parboiled 0.9.9 released
Yesterday parboiled, the PEG parsing framework for Java and Scala, received an update to version 0.9.9.0. You can find the full changelog here.
Apart from the usual line-up of bug fixes and smaller improvements this release comes with three things worthy of a little emphasis:
- Much improved Scala facade
- The TracingParseRunner
- The IndentDedentBuffer
Improved Scala Facade
The Scala side of parboiled has received a lot of attention since the previous release. Apart from a cleaner inner structure it now
- comes with more flexible parser actions
- builds faster rules in less time
- accepts a wider range of input sources (String, Array[Char], Source and InputStream)
- simplifies parser test development
With version 0.9.9.0 parboiled for Scala has become much more mature and should now provide a solid base for a large range of parsing applications in Scala.
In order to further simplify parser development parboiled now comes with another ParseRunner implementation, the TracingParseRunner. This runner allows for easy, selective tracing of the parsing process by generating a matching log for all (or a subset of all) grammar rules including semantic predicates and parser actions. Especially with line-based IDE debugging being somewhat less effective on the Scala side (due to the higher code density) the TracingParseRunner can deliver valuable support during grammar and parser debugging.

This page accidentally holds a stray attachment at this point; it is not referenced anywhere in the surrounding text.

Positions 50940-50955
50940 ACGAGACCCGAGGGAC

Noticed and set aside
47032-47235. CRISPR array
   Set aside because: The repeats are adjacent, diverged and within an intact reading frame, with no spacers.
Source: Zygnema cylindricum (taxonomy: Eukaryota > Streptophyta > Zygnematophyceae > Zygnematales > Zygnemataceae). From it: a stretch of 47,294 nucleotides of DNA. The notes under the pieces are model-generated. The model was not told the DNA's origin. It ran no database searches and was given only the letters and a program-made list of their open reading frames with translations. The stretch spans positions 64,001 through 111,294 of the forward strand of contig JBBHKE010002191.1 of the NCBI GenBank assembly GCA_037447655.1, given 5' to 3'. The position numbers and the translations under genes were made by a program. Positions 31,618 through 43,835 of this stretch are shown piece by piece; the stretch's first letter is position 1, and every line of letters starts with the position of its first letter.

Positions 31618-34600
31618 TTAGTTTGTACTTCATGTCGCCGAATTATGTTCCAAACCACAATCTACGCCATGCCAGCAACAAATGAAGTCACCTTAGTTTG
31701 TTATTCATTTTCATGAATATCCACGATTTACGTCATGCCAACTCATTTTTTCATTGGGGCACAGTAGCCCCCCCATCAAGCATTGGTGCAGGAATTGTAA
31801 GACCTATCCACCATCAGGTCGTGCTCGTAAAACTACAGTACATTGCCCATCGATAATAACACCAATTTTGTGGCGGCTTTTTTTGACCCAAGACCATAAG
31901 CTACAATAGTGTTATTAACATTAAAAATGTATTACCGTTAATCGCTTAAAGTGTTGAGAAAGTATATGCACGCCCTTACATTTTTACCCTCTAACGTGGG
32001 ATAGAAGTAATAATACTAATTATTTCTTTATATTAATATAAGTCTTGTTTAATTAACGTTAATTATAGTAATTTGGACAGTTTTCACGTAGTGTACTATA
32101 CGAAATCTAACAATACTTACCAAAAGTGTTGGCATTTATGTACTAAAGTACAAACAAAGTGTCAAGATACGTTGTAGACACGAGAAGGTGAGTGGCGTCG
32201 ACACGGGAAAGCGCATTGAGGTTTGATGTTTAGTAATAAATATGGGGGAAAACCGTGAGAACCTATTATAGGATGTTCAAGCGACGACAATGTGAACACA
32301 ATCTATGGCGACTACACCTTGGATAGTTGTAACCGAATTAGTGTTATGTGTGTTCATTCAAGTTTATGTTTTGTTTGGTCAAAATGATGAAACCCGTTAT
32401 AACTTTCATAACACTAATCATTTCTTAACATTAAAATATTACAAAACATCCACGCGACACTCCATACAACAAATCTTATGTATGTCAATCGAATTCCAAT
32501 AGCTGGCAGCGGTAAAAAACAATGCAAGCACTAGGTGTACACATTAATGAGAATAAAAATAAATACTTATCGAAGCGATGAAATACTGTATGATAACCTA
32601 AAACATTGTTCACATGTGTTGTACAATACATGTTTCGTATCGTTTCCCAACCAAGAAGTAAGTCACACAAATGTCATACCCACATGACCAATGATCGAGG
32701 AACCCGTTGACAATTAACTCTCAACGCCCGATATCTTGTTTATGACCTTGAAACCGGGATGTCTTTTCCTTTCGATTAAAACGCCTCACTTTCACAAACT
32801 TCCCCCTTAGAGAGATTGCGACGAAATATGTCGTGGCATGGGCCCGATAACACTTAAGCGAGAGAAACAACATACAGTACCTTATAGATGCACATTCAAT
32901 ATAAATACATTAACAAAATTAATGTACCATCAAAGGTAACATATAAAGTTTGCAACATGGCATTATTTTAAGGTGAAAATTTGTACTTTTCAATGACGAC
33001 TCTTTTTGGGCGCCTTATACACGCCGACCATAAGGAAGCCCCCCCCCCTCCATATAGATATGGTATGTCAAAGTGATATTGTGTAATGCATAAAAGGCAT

Writing grammars for languages relying on indentation-based scoping (like Python or YAML) can be difficult if no dedicated parsing step preprocessing the line indentations is used. While writing such a preprocessor is not hard, doing it in a way that does not break error reporting and recovery can be more of a challenge.
This is why parboiled now comes with a dedicated InputBuffer implementation that frees you of these worries. The documentation on indentation-based grammars is a good starting point if your application falls into that category.
Generally, the 0.9.9.0 release is another important step towards a stable parboiled 1.0, which I hope to be able to release before the end of the year. There is only one more important addition on my roadmap before that: A “FastParseRunner”, which compiles the parser to optimized byte code before launching it, hopefully yielding another significant speed increase and putting parboiled parsers on par with comparable ones generated by ANTLR or Rats!.